Three Liberian journals feature IITA’s work on cassava
Three Liberian journals recently reported how a series of training using IITA’s improved cassava varieties has empowered and is now helping farmers fight poverty and malnutrition in the country.
The journals—Rem Republic, Monday Daily, and Women Voices reported that two separate training benefited 122 farmers and 500 farmers, respectively, in four districts in Grand Bassa County and Kakata, Margibi County.
During the training, which were facilitated by Michael Edet, IITA’s Cassava Extension Agronomist, the beneficiaries received free stem cuttings of 16 improved cassava varieties and also learned about the common pests and diseases of the crop. Edet also helped to assess and observe the cassava varieties on the fields of the local farmers in Kakata.
He urged Liberians to be more engaged in agriculture, saying that if the people could devote more time to agriculture, their livelihoods would improve tremendously.
“This training will add value to cassava production and improve livelihoods of farmers and processors in the country. We encourage farmers here to develop an interest in agriculture to improve your income, which will ultimately reduce the poverty rate in the country,” Edet stressed.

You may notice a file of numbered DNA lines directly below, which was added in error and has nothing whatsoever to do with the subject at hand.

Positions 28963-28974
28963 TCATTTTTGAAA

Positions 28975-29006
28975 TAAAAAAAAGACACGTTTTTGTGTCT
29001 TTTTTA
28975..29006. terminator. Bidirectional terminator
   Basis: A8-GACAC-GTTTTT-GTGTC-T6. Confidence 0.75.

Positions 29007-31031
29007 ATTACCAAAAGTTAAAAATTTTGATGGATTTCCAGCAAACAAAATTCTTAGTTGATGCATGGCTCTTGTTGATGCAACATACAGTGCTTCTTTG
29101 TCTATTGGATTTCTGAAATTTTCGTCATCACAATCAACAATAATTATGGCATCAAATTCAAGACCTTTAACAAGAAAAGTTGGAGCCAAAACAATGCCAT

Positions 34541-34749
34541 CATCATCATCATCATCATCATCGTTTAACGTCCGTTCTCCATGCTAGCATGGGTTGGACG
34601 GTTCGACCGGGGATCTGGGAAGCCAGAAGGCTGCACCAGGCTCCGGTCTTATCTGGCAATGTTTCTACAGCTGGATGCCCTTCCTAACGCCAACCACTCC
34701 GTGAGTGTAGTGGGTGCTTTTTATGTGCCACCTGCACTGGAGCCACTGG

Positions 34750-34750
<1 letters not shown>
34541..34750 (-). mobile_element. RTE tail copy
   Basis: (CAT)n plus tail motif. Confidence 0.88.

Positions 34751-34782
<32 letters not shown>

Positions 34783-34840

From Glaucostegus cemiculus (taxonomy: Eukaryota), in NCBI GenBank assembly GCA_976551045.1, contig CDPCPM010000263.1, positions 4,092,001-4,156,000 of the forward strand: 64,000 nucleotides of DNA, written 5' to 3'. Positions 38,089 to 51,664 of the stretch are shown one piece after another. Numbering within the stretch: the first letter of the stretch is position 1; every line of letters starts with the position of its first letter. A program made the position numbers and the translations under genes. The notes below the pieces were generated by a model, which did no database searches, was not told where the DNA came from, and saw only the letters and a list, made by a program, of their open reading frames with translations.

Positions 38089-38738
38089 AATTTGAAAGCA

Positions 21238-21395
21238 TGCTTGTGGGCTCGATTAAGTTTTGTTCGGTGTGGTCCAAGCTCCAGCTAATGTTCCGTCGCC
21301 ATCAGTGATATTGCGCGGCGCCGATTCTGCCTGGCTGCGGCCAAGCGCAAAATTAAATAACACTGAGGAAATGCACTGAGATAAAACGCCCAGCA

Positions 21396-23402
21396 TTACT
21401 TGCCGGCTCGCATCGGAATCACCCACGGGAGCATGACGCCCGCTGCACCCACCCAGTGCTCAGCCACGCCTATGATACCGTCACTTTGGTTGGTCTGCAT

Participants interacted and exchanged ideas on the techniques used in planting the different varieties of cassava they had received.
Lorpu Gizzi, a Liberian farmer, who spoke on behalf of the farmers, extolled the organizers of the training for the knowledge and experience shared and for the enormous benefits they have received. Gizzi noted that the training were coming at an appropriate time when farmers in the country were seeking help in recovering from the effects of the civil unrest that had previously affected the country.
“This is a welcome initiative; the knowledge and experience gained is of great benefit to us and will help us improve our livelihoods; it will surely bring relief to Liberia. What we have gathered from this training will help bring relief to a poverty-stricken, post-war nation like Liberia,” he said.
The training were conducted through an African Development Bank (AfDB)-funded project at IITA—Smallholder Agricultural Productivity Enhancement and Commercialization (SAPEC), in conjunction with the Liberian Government.
SAPEC has the mandate to engage local farmers in Liberia to enhance agriculture and increase food security in the country.